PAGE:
The forest fire in Karnataka’s Bandipur Tiger Reserve that destroyed thousands of acres of forest between February 21 and February 25 could have been avoided, or at least mitigated, with better forest management practices, several forest and wildlife researchers said.

Forest authorities are in the habit of suppressing all fires in forest areas, researchers said. Instead, the authorities should be using controlled burns during winter months to clear flammable undergrowth to prevent larger, more intense and more damaging fires from breaking out during the dry summer months.

The forests of Bandipur used to be a hunting park for the Maharaja of Mysore and were declared a tiger reserve under Project Tiger in 1973. The park, along with contiguous forests of the Nilgiri Biosphere Reserve that includes the forests of Nagarahole, Wayanad, Mudumalai and Sathyamangalam across Karnataka, Tamil Nadu and Kerala, has the largest tiger population in India – about 382 at last count.

The park is home to several other large mammals like elephants, gaurs, sloth bears, antelopes, jackals, dholes and Indian rock pythons, some of which are endangered, about 250 species of birds and an immense range of vegetation. The park is important as part of one of the most biodiverse ecosystems in the world.

The February fire in the dry deciduous Bandipur forest system was particularly severe because a good monsoon last year promoted the lush growth of grasses on the forest floor, but a deficient winter monsoon led to this growth drying out, leaving plenty of flammable material behind. When the fire broke out, wind speeds that are normally about 5 kmph in this region went up to 25 kmph and helped the fire spread rapidly, said Punati Sridhar, principal chief conservator of forests in Karnataka.

Sridhar said that the massive five-day fire affected about 3,400 hectares of the reserve. Other reports, however, say that satellite data from the Indian Space Research Organisation shows the fire may have spread across more than 4,400 hectares.

Sridhar claimed that the Bandipur fire was a ground fire that consumed the flammable undergrowth. At the same time, the Forest Department does not yet have an assessment of tree damage that has occurred and has ordered a study to gauge this.

The Bandipur forest reserve is spread over 87,400 hectares of land. Forest officials have arrested two men from a nearby village for allegedly starting the fire to keep tigers from attacking them and their cattle.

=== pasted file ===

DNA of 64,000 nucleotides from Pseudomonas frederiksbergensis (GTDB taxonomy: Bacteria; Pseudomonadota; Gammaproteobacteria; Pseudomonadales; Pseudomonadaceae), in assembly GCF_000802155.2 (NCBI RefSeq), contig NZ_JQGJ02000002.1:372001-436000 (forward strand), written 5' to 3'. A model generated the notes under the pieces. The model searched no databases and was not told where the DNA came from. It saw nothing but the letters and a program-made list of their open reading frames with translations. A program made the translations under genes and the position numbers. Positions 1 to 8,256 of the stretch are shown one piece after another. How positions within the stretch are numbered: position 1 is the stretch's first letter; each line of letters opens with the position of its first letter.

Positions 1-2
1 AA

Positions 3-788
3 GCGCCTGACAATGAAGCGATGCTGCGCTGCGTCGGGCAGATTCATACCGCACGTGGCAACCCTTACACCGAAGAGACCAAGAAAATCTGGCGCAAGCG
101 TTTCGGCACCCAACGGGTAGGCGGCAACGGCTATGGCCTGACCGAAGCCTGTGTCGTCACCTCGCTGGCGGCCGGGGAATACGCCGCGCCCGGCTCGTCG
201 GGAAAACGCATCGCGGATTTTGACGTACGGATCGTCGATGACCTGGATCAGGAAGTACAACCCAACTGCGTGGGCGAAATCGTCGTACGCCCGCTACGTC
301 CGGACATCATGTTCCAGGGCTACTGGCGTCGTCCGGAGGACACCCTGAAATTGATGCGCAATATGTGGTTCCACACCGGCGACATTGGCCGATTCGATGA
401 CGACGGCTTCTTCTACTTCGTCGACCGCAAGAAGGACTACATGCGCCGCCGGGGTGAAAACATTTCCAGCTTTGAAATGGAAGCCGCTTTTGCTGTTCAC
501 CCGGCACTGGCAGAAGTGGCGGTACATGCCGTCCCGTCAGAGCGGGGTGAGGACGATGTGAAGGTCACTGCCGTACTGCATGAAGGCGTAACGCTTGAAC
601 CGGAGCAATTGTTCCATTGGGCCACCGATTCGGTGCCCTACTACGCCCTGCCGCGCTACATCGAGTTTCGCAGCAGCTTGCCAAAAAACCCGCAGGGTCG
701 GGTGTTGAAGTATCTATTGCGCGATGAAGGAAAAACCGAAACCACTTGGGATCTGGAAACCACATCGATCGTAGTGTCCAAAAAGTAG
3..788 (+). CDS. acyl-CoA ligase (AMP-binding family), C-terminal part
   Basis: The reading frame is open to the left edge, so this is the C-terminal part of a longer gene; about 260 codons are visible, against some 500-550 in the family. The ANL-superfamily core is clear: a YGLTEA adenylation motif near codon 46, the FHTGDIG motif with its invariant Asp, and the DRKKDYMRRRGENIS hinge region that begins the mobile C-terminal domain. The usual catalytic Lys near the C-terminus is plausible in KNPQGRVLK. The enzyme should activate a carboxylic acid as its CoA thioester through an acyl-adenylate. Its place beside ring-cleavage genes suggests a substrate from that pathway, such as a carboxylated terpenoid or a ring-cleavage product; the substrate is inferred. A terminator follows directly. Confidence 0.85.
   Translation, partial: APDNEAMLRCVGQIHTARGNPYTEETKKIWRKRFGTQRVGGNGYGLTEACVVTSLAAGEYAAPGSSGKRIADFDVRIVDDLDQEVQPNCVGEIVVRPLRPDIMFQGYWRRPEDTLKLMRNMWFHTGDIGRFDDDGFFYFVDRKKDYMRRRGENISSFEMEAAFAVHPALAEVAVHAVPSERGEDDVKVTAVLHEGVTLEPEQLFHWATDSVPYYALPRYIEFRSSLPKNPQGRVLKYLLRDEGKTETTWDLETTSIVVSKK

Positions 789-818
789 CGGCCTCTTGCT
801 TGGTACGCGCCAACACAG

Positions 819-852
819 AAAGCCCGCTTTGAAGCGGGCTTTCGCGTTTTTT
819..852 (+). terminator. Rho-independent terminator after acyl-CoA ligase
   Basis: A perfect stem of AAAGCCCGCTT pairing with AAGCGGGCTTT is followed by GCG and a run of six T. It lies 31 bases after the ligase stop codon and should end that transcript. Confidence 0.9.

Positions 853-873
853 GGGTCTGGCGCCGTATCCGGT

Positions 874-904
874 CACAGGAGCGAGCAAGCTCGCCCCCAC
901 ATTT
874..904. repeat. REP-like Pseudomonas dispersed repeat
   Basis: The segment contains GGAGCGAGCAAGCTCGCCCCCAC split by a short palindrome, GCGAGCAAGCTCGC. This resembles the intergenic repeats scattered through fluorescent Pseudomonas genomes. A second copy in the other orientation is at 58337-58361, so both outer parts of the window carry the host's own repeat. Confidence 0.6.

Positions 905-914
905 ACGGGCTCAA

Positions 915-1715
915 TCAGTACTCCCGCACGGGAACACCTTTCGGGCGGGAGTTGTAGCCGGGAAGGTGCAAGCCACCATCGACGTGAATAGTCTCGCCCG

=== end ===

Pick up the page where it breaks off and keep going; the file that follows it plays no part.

Fire management flawed?

For many years now, scientists working on forest and wildlife conservation have said that India’s approach to forest fire management is flawed. The country has had a long history of its people using fire as a tool for land and forest management, which changed when the British created the Indian Forest Service and began to value forests primarily for timber. In this view, fire was seen as essentially destructive and needing to be suppressed.

Conservationists recommend controlled fires in the winter months to prevent destructive wildfires in the hotter and drier months. “Cool season burning removes inflammable material and promotes growth of new grass which is rich in protein and very good for ungulates,” said Asir Jawahar Thomas Johnsingh, conservation biologist and former dean of the Wildlife Institute of India. “Fires will occur, but if cool season burning is carried out, the intensity will be less and the fire will not jump from one place to another.”

In a 2017 paper called Notes from the other side of a forest fire in the Economic and Political Weekly, a group of researchers point out the Indian Forest Service has carried that British legacy on in current forest management practices.

Current Indian laws strictly ban fire from Indian forests. The Indian Forest Act of 1927 makes it a criminal offense to burn or to allow a fire to remain burning in reserved and protected forests. The Wildlife (Protection) Act of 1972 further bans setting fire in wildlife sanctuaries. The exception is the use of controlled burning by the Forest Department. Yet, the practice has not been adopted effectively to control forest fires.

Fire factors

The authors of the 2017 paper point out that there are two major factors that contribute to forest fires – fuel load or the amount of biomass available to burn, and flammability or the readiness of the fuel to burn. Flammability depends on a range of environmental conditions such as low humidity, high temperatures and high wind speeds that are out of human control. Fuel load, however, can be reduced by controlled burning of undergrowth periodically.